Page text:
Harrison Hood says he is in awe of the enthusiasm of the members of the group because, "They are undertaking a challenge far away from home in a totally foreign place."
He says of the trip, "It has been a longtime goal for me, it is a continental high point goal. I want to climb the high points of the seven continents." He climbed Mt. Kilamanjaro the 19,340 ft. mountain in Africa last year and he has climbed 23,000 ft. Mt. Aconcogua in Argentina.
Another highly experienced climber in the group is Steve Knaze who is also in pursuit of the elusive "7 Summits". With his ancestors from the Slovak Republic, the Santa Rosa businessman is hoping to share his expertise with the Russians and Ukrainians. "I am excited to be a part of this expedition for many reasons but mostly because of my Slavonic blood, I feel a special kinship with these people. We are sort of cousins you could say." Commenting on the sport of alpinism Knaze says, "There is nothing quite as awesome, or any feeling quite as satisfying, as sitting on the top of a large mountain and appreciating the views of God's green earth. This is an extremely difficult and dangerous sport, so to accomplish and survive any climb is a blessing. I realize that out of the millions of people on earth, only a few very special people are willing and able to partake in such adventures. For this I am very grateful." Knaze has already climbed some of the highest mountains on Earth including Mount Kilimanjaro in Africa - 5896 meters/19,343 feet, Mount Aconcagua on the Argentinean/Chilean border in South America - 6960 meters/22,834 feet and North America�s Mount McKinley in the Alaska Range - 6194 meters/20,321 feet but he did not quite reach the top. Eventually he wants to try Mount Everest, Mount Kosciusko in Australia and the Vinson Mastiff in Antarctica.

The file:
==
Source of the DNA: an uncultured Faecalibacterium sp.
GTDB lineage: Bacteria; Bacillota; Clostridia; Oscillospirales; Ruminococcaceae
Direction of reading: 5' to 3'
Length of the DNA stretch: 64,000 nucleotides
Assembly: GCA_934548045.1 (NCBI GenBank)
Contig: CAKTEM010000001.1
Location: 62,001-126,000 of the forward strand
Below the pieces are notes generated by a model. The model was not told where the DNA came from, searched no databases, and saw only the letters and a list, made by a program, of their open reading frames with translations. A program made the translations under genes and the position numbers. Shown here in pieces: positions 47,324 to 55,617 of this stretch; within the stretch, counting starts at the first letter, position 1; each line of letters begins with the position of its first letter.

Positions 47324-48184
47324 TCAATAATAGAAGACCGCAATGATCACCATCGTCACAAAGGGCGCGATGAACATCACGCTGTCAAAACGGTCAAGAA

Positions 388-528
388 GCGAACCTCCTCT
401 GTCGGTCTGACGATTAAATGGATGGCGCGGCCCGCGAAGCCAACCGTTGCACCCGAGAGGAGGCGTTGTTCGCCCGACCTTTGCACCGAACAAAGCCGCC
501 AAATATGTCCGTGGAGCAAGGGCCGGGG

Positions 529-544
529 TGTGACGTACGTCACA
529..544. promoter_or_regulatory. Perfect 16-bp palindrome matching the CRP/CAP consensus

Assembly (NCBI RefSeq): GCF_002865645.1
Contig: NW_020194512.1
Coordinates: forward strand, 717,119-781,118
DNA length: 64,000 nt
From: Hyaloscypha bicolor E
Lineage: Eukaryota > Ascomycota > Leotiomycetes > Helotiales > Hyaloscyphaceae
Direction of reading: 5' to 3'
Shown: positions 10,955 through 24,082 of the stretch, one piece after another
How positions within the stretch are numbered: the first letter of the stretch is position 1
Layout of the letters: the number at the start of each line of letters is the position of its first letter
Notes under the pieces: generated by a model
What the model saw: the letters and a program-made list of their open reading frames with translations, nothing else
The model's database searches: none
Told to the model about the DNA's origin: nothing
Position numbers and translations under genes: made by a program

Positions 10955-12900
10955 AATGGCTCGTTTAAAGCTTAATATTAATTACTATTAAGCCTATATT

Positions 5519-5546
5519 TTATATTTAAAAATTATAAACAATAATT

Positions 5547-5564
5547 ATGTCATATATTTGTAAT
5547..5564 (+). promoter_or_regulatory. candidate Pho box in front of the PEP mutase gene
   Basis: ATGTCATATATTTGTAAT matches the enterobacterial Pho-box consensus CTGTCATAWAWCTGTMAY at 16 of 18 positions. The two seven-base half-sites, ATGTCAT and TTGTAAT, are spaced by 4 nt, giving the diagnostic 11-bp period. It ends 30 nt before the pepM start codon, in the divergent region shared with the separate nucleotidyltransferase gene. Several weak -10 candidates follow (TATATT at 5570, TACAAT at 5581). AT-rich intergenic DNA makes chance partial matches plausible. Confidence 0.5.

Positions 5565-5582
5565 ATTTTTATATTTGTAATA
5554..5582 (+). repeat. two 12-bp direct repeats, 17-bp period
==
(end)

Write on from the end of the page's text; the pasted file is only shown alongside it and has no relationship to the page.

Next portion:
Most of the Americans are actively training for the climb like Torbick and Ptucha have, by climbing American mountains such as Mt. Shasta or Mt. Rainier in Washington. Perhaps one of the most daunting aspects of the trip has been the effort to pay for the expedition. Not only are the Americans paying their own way they are also helping to pay for the Ukrainians and the Russians to participate. Guglielmino says, "We get a remarkable reception from Ukraine and Russia. The door is open. They are so generous."
Perhaps one of the most daunting aspects of the trip has been the effort to pay for the expedition. Not only are the Americans paying their own way they are also helping to pay for the Ukrainians and the Russians to participate. Guglielmino says, "We get a remarkable reception from Ukraine and Russia. The door is open. They are so generous."
However, they are also so poor now with the economic turmoil in the states of the former Soviet Union that money is needed. Climbers for Peace needs financial support. Donations to Veterans for Peace, a national, licensed non-profit organization will be tax deductible.